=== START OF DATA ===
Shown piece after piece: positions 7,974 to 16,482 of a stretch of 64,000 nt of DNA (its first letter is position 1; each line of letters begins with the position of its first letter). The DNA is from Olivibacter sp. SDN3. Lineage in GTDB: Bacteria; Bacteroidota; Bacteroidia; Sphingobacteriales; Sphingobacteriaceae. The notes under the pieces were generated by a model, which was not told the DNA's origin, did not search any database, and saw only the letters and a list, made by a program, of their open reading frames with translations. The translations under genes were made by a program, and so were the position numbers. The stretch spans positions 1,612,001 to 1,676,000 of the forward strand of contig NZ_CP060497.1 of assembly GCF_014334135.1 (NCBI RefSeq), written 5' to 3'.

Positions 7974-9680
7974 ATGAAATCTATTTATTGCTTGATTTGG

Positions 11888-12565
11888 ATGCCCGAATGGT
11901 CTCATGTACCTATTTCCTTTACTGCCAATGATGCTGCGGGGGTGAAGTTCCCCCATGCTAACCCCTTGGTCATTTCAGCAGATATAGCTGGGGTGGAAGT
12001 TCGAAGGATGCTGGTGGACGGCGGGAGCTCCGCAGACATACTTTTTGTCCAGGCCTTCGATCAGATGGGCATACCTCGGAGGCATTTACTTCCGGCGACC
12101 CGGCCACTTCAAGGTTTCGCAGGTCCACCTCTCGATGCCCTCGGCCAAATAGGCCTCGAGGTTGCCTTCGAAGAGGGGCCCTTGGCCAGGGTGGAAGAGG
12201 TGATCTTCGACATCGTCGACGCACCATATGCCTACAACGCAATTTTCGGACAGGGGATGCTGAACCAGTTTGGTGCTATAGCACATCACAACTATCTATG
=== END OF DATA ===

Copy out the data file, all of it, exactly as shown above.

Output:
Shown piece after piece: positions 7,974 to 16,482 of a stretch of 64,000 nt of DNA (its first letter is position 1; each line of letters begins with the position of its first letter). The DNA is from Olivibacter sp. SDN3. Lineage in GTDB: Bacteria; Bacteroidota; Bacteroidia; Sphingobacteriales; Sphingobacteriaceae. The notes under the pieces were generated by a model, which was not told the DNA's origin, did not search any database, and saw only the letters and a list, made by a program, of their open reading frames with translations. The translations under genes were made by a program, and so were the position numbers. The stretch spans positions 1,612,001 to 1,676,000 of the forward strand of contig NZ_CP060497.1 of assembly GCF_014334135.1 (NCBI RefSeq), written 5' to 3'.

Positions 7974-9680
7974 ATGAAATCTATTTATTGCTTGATTTGG

Positions 11888-12565
11888 ATGCCCGAATGGT
11901 CTCATGTACCTATTTCCTTTACTGCCAATGATGCTGCGGGGGTGAAGTTCCCCCATGCTAACCCCTTGGTCATTTCAGCAGATATAGCTGGGGTGGAAGT
12001 TCGAAGGATGCTGGTGGACGGCGGGAGCTCCGCAGACATACTTTTTGTCCAGGCCTTCGATCAGATGGGCATACCTCGGAGGCATTTACTTCCGGCGACC
12101 CGGCCACTTCAAGGTTTCGCAGGTCCACCTCTCGATGCCCTCGGCCAAATAGGCCTCGAGGTTGCCTTCGAAGAGGGGCCCTTGGCCAGGGTGGAAGAGG
12201 TGATCTTCGACATCGTCGACGCACCATATGCCTACAACGCAATTTTCGGACAGGGGATGCTGAACCAGTTTGGTGCTATAGCACATCACAACTATCTATG